Over a long and eery summer night on a remote Swedish island, Karin slowly descends into the madness she’s been fighting against. Powerless and alienated, her husband, father and brother look on whilst brooding over the existance of God.
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The sort of film, one imagines, Bergman could make in his sleep: a 90-minute implosion of angst and delusion, done as a well-drawn chamber piece. I remain conflicted about his legacy. Today, his philosophizing on "God's Silence" looks not only humorless, but simplistic—or is it that we're so jaded we no longer bother to ask such questions? Either way, his enduring talent is as an image-maker. God is a spider.
For a long time I haven't had any interest in narrative cinema but this was a great surprise, and it has been a long time since a film held my interest like this.. wonderful blend of drama, emotion, intriguing dialogue, natural and restrained acting, and the odd glimpses of exceptional beauty (like the opening scene, and the window scenes; such luminous beauty). Looking forward to exploring more of his works.
Really quiet, haunting drama. The performances were perfect; especially in the silently-falling-apart Bergman style. The cinematography was intense, highlighting the natural Scandinavian landscapes. My favorite part were the last twenty minutes. The films in the Silence of God trilogy are necessary for understanding Bergman's development after The Seventh Seal and before Persona.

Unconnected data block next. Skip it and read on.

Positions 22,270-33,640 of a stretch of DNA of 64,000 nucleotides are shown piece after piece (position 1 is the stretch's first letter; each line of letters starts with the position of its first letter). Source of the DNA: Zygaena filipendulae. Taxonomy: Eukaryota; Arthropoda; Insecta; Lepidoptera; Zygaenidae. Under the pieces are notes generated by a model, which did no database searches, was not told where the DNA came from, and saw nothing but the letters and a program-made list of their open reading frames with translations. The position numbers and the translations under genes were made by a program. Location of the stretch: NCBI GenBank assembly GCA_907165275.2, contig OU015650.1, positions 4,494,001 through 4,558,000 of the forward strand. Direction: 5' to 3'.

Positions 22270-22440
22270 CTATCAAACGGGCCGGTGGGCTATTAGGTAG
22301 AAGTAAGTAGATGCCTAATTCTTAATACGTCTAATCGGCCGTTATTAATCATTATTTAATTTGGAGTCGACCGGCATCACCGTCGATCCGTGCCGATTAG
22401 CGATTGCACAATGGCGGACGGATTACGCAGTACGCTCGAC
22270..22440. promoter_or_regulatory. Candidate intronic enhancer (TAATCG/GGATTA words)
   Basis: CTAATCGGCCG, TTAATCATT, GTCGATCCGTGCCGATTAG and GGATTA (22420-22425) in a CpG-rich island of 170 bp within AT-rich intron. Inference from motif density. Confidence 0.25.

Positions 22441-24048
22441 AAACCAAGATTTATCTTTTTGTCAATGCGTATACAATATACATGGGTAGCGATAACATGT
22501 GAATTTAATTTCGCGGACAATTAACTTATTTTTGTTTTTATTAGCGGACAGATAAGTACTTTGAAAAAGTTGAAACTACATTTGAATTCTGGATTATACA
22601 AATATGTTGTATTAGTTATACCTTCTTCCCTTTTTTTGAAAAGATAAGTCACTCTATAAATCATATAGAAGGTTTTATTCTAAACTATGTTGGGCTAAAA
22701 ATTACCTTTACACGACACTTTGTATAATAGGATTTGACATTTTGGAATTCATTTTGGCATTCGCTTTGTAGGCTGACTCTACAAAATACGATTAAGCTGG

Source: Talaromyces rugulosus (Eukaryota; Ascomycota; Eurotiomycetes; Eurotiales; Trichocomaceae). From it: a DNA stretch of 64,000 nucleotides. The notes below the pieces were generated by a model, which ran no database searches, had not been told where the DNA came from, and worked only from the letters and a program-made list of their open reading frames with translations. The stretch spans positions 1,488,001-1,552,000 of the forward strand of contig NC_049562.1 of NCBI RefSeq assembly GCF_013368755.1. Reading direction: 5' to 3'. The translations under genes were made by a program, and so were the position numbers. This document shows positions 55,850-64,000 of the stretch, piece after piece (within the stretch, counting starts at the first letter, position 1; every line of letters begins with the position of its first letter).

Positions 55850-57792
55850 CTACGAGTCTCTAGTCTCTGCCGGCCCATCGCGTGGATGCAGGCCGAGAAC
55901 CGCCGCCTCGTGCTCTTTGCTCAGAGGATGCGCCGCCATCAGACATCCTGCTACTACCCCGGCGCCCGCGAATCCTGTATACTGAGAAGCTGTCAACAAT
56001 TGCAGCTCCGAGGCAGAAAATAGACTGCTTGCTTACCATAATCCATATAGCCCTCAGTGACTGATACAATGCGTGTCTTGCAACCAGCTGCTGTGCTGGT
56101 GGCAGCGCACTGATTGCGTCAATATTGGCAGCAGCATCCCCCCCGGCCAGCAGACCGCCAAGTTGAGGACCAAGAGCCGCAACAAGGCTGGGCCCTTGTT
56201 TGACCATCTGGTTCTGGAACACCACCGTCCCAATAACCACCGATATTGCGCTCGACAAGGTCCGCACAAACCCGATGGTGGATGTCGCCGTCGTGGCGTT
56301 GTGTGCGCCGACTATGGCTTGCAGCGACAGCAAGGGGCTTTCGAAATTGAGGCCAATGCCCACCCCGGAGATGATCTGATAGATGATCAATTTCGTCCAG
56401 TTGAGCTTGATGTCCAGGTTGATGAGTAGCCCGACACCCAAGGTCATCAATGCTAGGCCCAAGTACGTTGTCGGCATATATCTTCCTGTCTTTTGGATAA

I just couldn't get into this one. It seemed too long, too drawn out, and just not very interesting. It lacked that emotional hold so strong in Bergman's other films. Here, everything is just coldly manipulated. It's a well made film, I won't deny that, but it didn't do much for me. I still look forward to seeing the rest of the trilogy though.
There are quite a lot of metaphors in this movie that reflects the current state of my life. With that said, I have felt a deep connection with Karin (not related to the illness) and I can say with conviction that being in her shoes i.e. confused, is difficult.
One of the greatest lines in cinematic history - "It's so horrible to see your own confusion and understand it."
I will go on with life, and watch this again.